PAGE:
"What is the cheapest way to fly in a private plane?" We've heard and been asked this question many times over the years. So to be very clear, flying privately is not cheap. As a general rule, commercial air travel is a more economical option for travelers. However, there are some controllable factors that do affect pricing.
Departure and Arrival Destinations: Where you are traveling to and from is important. The further you go, the more it will cost. If your plans result in the aircraft flying an empty leg with no passengers on board, that will definitely increase the price of the occupied portion of the flight. In addition, the distance flown affects the type of plane that you'll need, which affects the price. Furthermore, some airports have higher fees than others, which can all affect the price of the trip. If you're willing to be flexible on the exact airport you fly in to, then your operator can choose one with lower landing fees and potentially lower fuel costs.
How Many People are Traveling and How Much Baggage Will be Carried: Like the arrival and departure destinations, this can affect the type of aircraft that is necessary for your trip. In simple terms, the more people travelling, the larger the aircraft that you will need, and the more it will cost.
When Will the Flight Take Place: Travel during peak times is likely to cost much more than a quieter time period. The demand for private aircraft peaks during holidays, such as Christmas, and for special events such as major sporting events (see the aircraft demand index graphs here). If you can avoid these high demand times, you'll get a better deal.
Overall, if you can be flexible on the various aspects of the flight you're more likely to get a better deal.
Once those factors have been decided, you can determine what type of plane you'll require. Turboprop planes are less expensive than jets but have a limited range and travel at a slower rate. They may also accommodate fewer passengers and baggage than a large, heavy jet. A typical turboprop will accomodate 5 or 6 people, maybe up to 8 or 9 in some models. Light jets also accomodate 5 or 6 people, and heavy jets can carry up to 14 or 16. If you do choose to travel on a turboprop for a long flight, you'll need to stop and refuel after about 1,000 miles or so.
If you are just considering a one-off flight, or return trip then chartering is the way to go. If you will be flying more frequently then you could start to consider purchasing a fractional share or jetcard. When you charter a plane, you pay an hourly rate for the whole aircraft. Hourly rates for turboprops range from under $1,200 to over $1,600. Remember this is for the whole plane, so if there are 6 of you travelling and you pay $1,200 an hour, it's equivalent to $200 per person per hour. Smaller piston engine aircraft, which carry 3 to 8 passengers, and have a more limited range and speed, start at under $800 per hour. More examples of hourly rates and charter costs are in this article.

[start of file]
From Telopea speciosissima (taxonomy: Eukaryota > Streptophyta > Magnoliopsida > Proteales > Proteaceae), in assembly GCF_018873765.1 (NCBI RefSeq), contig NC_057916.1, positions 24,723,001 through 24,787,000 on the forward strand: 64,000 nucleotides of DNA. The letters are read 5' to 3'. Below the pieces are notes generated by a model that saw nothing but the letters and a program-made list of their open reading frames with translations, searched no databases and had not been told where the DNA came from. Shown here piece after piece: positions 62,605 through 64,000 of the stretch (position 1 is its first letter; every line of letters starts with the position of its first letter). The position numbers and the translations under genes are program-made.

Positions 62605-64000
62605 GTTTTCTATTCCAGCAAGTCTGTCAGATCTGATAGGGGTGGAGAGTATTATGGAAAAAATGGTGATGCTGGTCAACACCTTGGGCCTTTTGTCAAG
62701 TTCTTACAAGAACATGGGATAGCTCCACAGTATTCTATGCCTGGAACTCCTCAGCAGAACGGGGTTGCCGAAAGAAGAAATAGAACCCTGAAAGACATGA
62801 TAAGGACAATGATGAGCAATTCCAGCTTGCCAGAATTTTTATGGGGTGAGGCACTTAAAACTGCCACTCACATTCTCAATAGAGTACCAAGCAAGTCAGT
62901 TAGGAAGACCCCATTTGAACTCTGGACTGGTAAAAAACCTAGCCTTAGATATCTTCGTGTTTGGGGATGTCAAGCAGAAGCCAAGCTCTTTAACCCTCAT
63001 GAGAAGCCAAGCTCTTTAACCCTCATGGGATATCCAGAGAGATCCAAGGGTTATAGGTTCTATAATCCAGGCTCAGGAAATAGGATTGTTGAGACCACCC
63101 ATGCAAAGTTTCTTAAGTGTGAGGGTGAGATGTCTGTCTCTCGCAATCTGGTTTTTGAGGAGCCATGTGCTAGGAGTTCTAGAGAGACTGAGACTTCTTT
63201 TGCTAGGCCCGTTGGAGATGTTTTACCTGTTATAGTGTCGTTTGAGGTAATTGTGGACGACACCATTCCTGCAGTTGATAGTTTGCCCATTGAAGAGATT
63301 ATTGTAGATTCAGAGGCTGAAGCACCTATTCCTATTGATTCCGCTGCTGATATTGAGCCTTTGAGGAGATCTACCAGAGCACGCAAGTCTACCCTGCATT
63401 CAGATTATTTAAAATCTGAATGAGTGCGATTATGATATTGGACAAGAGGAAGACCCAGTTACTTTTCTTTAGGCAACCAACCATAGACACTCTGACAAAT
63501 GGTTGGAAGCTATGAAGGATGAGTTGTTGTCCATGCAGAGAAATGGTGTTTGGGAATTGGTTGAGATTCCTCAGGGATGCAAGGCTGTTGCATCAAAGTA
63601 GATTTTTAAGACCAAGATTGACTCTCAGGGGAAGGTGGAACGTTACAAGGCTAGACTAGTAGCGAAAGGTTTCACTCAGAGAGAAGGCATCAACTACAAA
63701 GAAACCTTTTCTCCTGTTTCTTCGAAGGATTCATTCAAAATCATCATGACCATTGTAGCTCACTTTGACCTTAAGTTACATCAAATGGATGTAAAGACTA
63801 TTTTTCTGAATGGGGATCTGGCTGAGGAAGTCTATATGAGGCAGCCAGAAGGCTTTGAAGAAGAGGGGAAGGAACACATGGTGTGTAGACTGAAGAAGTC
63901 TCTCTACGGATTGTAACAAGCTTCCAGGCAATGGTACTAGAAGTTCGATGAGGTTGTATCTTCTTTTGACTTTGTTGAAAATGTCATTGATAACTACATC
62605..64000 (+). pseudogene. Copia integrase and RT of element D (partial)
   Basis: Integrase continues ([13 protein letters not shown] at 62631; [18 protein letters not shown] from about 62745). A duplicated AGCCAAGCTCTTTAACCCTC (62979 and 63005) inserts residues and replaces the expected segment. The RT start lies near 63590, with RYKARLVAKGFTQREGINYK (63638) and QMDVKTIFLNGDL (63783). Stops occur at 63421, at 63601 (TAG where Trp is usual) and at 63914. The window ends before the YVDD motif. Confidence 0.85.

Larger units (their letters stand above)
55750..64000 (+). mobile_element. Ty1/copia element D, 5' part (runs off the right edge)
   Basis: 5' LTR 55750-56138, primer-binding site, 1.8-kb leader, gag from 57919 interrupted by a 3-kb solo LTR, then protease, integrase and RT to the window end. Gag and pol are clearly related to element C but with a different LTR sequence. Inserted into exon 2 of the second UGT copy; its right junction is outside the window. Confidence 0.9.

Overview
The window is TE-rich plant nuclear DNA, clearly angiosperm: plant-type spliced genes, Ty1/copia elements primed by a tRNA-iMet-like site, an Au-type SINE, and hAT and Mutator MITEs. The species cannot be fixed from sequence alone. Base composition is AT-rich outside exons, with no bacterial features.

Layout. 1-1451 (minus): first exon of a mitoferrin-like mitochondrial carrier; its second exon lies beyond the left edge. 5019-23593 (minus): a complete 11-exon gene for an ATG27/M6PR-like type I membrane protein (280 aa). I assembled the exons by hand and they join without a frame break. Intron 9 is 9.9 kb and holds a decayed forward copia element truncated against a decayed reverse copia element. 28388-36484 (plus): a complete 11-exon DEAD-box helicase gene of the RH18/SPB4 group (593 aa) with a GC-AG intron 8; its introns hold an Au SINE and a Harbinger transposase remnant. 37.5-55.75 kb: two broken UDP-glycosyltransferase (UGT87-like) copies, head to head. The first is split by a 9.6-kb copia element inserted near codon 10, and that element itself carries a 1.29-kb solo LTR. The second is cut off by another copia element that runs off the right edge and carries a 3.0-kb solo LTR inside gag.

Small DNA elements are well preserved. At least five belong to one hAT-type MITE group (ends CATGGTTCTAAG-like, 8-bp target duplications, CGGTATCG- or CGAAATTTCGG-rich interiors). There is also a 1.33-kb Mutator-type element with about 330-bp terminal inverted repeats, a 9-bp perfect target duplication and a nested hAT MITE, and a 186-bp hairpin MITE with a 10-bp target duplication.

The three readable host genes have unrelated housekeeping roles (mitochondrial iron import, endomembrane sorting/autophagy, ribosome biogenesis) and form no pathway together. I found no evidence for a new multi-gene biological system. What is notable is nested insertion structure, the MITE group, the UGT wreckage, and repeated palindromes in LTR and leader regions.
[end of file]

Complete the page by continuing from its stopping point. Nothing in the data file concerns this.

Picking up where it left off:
As we mentioned above, flying on "empty legs" can be a cost effective way to fly privately. Quite a large percentage of private flights are empty legs. They occur when a plane makes a one way flight with passengers, but then has to return to its base or fly somewhere else to pickup new passengers. When the plane is flying without passengers, it is referred to as an empty leg. Operators will offer discounted rates on these empty legs, in order to attract customers and bring in revenue to cover their operating costs.
While flying privately is usually more expensive than flying commercially (see comparisons to flying first class), there are some other benefits that should be considered. With over 5,000 domestic airports accessible by private aircraft, you'll probably save time at both your departure and arrival destinations. In addition, private aircraft passengers generally need to arrive at the airport just 15 minutes in advance of their flight - much less time than for commercial flights. Finally, there's much more privacy on a private jet, so you are able to conduct business meetings while traveling.
Essentially, if price is one of your main considerations in booking a flight, flying privately is probably not your best option.